Dealing with grief on college campuses
Ben Lord, M.S.
Sandra Gramling, Ph.D.
The recent tragic death of a 19-year-old student at VCU can’t help but send shockwaves through the university community, and our thoughts go out to the family and friends of the young woman who was lost.
The death of a young person in an accident that could have happened to anybody is a sobering reminder that we are not as invulnerable as we think. I am just leaving the developmental stage the experts call emerging adulthood (18-28), a time in life characterized by a great deal of life change and instability, yet a continuing sense of invulnerability.
While this tragedy may increase a sense of being vulnerable, vulnerability may be the impetus for us to slow down, cherish what we have and learn new skills that foster resiliency in ourselves and in friends who are grieving.
Research with older adults (post-emerging adulthood) suggests that most individuals are resilient in the face of harsh realities like death, but it is estimated that 10-20 percent of individuals have difficulty coping with loss of a loved one. Consequences can include depression, symptoms of post-traumatic stress, declining health, disrupted sleep, and even suicide. The experts have not yet studied how college students, who have a lot of extra stress on their plates already as well as unique developmental challenges, may be even more adversely affected by bereavement that is experienced during the college years.
I have been a graduate student here at VCU since 2007, studying grief and bereavement in Dr. Sandra Gramling’s Good Grief Lab. We have learned that about 30 percent of students on a given college campus, including VCU, have experienced the death of someone significant in their lives within the past year. If we include students who have experienced a death within the past two years, the number climbs to 40 percent.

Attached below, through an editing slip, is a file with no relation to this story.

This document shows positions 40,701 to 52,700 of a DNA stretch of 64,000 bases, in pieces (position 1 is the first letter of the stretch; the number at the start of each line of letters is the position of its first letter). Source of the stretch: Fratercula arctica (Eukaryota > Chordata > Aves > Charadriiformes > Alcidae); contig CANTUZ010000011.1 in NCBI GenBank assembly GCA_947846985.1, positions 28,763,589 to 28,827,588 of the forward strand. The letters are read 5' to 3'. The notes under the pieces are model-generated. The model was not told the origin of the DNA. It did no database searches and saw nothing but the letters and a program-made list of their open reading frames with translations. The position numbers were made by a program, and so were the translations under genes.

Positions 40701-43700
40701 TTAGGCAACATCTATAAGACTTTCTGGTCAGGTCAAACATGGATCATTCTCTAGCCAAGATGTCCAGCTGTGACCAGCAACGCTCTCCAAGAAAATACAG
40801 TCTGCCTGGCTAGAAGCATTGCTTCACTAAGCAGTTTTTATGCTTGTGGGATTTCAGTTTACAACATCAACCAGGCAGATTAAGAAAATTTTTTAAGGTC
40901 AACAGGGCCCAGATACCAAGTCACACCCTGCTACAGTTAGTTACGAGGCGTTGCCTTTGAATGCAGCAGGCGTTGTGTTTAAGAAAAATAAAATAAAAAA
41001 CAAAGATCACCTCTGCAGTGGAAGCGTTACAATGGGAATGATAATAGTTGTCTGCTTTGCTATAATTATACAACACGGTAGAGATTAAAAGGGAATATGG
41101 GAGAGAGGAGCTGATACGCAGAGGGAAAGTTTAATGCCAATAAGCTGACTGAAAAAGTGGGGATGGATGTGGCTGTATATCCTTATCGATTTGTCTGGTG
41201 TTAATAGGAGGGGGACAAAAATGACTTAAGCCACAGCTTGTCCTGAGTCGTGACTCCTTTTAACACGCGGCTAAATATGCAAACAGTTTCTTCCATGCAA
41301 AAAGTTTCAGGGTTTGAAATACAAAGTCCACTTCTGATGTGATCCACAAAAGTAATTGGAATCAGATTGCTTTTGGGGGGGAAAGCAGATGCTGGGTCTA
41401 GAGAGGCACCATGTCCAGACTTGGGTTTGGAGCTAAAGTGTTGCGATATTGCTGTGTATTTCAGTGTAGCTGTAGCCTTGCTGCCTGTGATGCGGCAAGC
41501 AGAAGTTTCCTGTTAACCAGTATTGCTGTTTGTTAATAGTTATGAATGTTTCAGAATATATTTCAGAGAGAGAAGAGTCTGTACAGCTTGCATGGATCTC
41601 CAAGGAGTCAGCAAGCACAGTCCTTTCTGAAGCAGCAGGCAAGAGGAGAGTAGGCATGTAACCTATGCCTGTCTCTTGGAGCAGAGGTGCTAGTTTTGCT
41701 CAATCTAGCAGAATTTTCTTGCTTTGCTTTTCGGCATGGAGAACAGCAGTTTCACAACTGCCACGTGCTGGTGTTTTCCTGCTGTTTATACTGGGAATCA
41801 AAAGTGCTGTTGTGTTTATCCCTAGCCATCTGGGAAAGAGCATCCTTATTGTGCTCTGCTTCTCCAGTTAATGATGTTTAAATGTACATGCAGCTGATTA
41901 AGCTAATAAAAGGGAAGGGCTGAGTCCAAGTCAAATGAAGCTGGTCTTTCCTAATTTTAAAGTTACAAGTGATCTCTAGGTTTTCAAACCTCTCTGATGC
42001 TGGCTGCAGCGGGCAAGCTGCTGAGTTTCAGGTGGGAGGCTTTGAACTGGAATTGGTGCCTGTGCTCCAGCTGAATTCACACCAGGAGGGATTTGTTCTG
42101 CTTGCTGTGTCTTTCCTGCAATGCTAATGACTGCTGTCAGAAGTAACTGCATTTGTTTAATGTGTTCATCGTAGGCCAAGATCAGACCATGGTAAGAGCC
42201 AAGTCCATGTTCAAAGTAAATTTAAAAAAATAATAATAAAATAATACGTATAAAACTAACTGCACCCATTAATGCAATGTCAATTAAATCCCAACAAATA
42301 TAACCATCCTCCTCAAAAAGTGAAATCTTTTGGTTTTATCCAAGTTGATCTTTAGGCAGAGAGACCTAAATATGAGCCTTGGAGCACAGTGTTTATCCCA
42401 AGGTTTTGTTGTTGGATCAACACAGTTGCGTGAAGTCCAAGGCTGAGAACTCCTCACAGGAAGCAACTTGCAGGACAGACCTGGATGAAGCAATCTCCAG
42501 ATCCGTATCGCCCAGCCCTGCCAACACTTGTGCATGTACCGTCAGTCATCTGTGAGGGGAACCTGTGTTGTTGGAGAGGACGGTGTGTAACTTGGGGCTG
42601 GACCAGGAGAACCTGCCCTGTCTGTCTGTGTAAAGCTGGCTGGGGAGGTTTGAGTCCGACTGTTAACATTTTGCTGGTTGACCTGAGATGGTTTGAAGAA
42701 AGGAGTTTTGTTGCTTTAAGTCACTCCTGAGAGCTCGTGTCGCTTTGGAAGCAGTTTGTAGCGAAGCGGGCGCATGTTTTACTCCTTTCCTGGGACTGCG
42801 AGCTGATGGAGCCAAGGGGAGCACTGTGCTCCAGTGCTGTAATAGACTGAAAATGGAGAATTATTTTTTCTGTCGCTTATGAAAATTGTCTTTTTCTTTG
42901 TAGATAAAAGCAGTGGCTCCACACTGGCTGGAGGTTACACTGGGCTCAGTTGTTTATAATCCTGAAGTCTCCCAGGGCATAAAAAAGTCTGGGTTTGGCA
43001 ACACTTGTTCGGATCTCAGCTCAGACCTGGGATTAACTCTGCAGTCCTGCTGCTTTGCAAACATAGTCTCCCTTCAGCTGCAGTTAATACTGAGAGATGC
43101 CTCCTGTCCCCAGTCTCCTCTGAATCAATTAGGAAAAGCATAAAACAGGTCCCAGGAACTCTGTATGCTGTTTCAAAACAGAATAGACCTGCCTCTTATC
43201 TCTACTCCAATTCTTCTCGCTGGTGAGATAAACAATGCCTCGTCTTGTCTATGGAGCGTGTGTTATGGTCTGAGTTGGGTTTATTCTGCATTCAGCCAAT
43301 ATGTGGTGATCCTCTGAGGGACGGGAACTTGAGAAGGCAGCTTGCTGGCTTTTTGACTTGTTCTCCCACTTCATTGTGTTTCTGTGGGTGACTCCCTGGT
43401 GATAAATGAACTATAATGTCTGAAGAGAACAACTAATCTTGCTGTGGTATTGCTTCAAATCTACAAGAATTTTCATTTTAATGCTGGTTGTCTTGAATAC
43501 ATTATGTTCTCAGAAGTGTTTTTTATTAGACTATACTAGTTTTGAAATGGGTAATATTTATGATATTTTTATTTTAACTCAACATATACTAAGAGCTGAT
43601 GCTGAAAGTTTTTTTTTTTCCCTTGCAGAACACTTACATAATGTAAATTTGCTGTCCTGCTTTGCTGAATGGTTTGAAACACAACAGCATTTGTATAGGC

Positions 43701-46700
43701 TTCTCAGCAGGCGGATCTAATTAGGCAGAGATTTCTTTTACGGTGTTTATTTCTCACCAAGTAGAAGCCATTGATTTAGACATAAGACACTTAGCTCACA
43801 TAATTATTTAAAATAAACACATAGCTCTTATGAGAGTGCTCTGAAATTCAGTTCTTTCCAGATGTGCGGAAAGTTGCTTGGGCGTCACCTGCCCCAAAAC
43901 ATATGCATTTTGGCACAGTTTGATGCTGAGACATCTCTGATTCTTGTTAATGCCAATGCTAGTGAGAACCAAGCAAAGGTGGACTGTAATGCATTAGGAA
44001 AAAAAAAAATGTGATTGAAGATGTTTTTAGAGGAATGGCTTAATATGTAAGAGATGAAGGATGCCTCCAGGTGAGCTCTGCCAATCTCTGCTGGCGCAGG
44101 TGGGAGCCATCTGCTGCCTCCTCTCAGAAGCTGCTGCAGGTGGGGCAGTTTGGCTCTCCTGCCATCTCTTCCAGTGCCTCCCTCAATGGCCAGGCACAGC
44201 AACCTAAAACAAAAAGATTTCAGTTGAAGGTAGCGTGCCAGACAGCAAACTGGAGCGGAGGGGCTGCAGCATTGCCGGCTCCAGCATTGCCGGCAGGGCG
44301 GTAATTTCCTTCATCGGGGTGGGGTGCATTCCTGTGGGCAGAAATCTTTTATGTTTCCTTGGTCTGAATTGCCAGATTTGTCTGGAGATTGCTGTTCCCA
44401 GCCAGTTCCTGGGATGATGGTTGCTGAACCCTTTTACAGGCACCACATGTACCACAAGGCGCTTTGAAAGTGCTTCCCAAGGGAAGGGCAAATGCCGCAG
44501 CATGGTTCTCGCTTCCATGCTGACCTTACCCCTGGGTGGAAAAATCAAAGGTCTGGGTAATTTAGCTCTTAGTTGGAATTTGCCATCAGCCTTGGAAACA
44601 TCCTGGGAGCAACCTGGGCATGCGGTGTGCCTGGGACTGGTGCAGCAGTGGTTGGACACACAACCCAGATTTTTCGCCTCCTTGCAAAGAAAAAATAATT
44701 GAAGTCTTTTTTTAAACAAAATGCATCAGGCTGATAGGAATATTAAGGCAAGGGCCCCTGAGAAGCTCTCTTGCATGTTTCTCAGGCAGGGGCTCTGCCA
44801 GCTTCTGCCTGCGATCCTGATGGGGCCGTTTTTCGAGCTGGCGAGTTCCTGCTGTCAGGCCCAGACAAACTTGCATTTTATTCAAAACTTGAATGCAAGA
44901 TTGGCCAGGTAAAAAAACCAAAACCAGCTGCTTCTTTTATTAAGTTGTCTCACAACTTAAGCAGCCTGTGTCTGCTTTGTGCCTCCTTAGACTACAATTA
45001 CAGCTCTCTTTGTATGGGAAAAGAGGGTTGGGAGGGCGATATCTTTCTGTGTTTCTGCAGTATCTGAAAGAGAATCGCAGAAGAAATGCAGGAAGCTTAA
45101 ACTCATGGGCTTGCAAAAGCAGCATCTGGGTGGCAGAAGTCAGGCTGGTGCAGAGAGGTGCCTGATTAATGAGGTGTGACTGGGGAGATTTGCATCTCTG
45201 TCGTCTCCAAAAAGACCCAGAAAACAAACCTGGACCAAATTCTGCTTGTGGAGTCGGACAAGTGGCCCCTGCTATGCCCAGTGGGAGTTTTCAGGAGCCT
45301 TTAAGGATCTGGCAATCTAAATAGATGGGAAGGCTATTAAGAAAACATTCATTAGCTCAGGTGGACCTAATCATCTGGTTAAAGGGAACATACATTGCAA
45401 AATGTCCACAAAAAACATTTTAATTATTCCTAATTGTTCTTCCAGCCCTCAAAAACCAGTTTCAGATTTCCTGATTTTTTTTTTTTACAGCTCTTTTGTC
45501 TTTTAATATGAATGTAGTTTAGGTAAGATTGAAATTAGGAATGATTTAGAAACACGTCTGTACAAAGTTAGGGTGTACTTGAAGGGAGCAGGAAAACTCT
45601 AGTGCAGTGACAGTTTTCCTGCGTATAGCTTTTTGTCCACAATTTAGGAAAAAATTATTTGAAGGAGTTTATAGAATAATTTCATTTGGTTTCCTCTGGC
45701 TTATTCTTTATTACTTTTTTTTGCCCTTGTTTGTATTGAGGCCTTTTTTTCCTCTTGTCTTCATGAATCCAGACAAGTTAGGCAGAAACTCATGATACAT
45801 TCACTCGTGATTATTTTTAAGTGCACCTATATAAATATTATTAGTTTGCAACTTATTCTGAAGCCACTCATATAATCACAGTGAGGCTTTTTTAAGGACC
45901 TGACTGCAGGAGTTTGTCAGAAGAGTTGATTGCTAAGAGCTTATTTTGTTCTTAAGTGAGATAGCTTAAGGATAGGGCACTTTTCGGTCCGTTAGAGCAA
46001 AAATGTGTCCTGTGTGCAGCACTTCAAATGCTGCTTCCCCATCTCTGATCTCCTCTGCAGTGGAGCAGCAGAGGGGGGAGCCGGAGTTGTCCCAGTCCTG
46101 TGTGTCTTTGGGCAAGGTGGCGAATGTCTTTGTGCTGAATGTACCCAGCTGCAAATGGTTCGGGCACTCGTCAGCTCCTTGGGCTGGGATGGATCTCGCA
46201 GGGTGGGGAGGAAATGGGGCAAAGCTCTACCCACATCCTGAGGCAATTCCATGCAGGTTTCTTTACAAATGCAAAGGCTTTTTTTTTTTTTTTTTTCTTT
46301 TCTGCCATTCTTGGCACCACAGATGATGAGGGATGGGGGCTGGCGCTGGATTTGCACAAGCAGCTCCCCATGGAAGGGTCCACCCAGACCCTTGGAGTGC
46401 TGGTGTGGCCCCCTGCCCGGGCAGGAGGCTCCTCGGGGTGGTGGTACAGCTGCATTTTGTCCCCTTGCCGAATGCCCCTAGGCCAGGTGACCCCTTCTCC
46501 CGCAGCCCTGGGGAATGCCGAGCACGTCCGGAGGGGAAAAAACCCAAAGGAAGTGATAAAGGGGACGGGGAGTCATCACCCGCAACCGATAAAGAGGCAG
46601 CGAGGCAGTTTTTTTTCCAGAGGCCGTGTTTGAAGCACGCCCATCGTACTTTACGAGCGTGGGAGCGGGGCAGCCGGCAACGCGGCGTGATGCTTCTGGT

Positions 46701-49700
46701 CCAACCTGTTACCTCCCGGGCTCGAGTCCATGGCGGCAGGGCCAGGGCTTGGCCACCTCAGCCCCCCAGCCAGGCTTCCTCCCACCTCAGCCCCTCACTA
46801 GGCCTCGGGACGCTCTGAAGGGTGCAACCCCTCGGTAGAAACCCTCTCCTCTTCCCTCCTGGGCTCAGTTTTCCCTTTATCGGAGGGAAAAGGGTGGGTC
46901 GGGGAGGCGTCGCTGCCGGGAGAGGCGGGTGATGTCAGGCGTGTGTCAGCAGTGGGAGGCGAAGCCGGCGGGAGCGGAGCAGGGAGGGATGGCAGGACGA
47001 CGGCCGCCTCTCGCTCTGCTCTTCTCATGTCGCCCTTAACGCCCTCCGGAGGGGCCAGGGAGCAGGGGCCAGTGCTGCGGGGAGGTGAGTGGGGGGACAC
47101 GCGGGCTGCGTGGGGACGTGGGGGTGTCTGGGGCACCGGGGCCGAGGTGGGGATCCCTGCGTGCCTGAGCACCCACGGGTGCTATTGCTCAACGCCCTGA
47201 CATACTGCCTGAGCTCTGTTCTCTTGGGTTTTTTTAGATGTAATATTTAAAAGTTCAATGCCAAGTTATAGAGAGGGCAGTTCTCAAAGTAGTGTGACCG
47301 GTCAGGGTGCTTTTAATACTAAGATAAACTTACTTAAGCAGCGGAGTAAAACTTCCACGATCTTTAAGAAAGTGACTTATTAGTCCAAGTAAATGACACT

Yet there is shockingly little known about how college students and other emerging adults experience and cope with grief. Most people who live and work on college campuses are unaware of how prevalent bereavement is among young adults.
In our work on college student grief we have had the privilege of discussing these very personal issues directly with students at VCU. A number of themes about loss and grief have emerged during these discussions.
The most common theme seems to be that there is just an overwhelming amount of stress in these students’ lives, to the point where they feel that they have to be so focused on practicalities (grades, bills, travel) that there isn’t much space to deal with the internal, emotional side of the grieving process.
Related to this, many students say that they are uncomfortable leaning on their peer group at the university for support during these trying times. Discussing death and loss almost feels taboo.
For many students, this may be their first close encounter with death, so it can be a very uncomfortable subject, both for the bereaved and for friends and acquaintances who want to help, but fear saying the wrong thing. A dark corollary is that students report a high frequency of turning to alcohol and drugs as coping strategies in the face of grief. Healthier methods of coping, through social support or grief counseling, feel inappropriate or embarrassing.
It is, however, not all doom and gloom.
Most of our students can point to growth experiences that occur in the wake of these tragedies.
But students, please don’t let the advice to take really good care of yourself fall on deaf ears. Prioritize spending time with people who are supportive, getting enough sleep, and eating good meals.
Most importantly, don’t be afraid to talk about your grief.
It’s more common than you think. Many students say they feel alone in their grief. Yet 40 percent of the people you are walking by every day know something about what you are going through. Every loss is unique and each person hurts and recovers in their own way. There is a lot of shared wisdom among your peers that might help you just by asking a friend “Have you gone through anything like this?”
For friends who want to help a friend who is grieving our advice is to simply be there for them. Ask your friend what would be helpful, don’t assume you know. Be a good listener. Don’t try to fix things. Don’t offer platitudes.
Finally, if someone close to you has died don’t be afraid to tell your professors or your adviser. Start with a statement like “I’m sure you can recall a time when someone you loved died that’s what I’m going through now.”
Professors, try to be flexible with your grieving students. Sometimes a loss requires time off to tend to properly. Be open to the possibility that a reduced course load might be the best strategy. College is a trying time, and emerging adulthood is a time of change of all types, both positive and negative.
It takes a village, and we all have to work together to carve out the appropriate space for grieving to occur.